The credit crunch—the financial crisis, the banking crisis, the international banking crisis—was caused because United States financial institutions lost fortunes on what, after things all went wrong, they started to call “sub-prime mortgages”, or, in plain English, “lending money to people who could not pay it back”, which has generally been frowned on by bankers in the past. Having lost their money, the banks packaged up the loans in new financial instruments with the wondrous title “collateralised debt obligations” and sold them on to a collection of mugs hitherto known as “international bankers”.

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CDOs are rather like pre-prepared and pre-packaged supermarket salads, with different assets all chopped up and mingled together, but these packages contained very few genuine assets. The remaining elements were worthless, or rather worse than worthless: they were liabilities. A CDO was a bit like a pre-packaged Caesar salad in which there is one anchovy and all the rest is lettuce, apart from the fact that the package containing the salad is transparent. There was nothing transparent about the CDOs; however, they were sold on as top-quality and bought by idiots as top-quality, and the credit rating agencies invariably gave them triple-A ratings. They were risk-free. The banks bought them out of recklessness or stupidity, or perhaps they were deceived, but what is more likely is that they suffered from the worst form of deception—self-deception—and it is they who have got us into this mess.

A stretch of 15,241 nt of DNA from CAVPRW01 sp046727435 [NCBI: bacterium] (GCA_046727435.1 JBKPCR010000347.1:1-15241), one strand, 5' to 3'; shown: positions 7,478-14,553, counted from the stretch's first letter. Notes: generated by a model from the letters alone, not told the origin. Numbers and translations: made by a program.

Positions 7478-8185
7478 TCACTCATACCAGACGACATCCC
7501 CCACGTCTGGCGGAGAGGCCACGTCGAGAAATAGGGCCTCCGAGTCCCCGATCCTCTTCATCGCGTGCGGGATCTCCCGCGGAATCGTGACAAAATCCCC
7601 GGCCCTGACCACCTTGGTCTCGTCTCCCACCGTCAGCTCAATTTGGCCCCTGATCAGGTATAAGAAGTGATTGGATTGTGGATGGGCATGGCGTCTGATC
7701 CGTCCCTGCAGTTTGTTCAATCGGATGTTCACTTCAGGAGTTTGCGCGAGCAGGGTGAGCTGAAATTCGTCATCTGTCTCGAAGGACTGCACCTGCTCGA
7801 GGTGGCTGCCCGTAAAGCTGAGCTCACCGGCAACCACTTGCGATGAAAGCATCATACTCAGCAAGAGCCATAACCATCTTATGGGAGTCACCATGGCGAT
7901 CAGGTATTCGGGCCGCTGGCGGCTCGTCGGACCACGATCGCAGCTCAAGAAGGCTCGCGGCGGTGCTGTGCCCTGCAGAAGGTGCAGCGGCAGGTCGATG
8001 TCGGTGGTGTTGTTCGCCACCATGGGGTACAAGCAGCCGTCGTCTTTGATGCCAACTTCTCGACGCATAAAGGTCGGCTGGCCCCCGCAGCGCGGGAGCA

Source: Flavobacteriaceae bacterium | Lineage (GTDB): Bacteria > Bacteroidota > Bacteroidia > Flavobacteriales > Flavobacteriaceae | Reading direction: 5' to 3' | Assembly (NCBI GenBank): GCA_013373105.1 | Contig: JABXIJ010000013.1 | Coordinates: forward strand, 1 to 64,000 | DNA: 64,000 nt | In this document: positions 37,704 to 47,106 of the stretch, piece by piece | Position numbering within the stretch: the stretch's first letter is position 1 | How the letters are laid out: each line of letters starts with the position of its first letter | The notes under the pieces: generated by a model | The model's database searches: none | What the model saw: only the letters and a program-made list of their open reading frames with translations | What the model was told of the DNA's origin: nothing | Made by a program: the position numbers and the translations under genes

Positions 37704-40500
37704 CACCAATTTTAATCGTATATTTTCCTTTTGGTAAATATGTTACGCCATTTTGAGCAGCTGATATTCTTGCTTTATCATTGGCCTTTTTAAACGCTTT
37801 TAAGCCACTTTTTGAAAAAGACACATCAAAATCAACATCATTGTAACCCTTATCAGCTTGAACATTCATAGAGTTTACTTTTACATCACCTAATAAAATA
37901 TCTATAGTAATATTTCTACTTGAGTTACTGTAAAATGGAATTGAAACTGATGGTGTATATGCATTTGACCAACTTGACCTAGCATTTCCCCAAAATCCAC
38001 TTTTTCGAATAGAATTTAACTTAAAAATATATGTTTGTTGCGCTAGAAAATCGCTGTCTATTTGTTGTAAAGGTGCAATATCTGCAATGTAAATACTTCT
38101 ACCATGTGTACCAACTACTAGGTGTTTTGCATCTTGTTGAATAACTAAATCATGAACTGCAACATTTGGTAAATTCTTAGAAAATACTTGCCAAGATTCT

Mr. Kevan Jones: On top of that, does my right hon. Friend agree that it is scandalous that most of the people who were arranging the various financial packages also took huge commissions?

Frank Dobson: They took huge commissions and in the case of some of the American banks when they lost, let us say, $15 billion or $20 billion the chief executive was asked to leave but was given $20 million to help him on his way, so there was in fact no punishment within the system, but there was a reward for grotesque failure.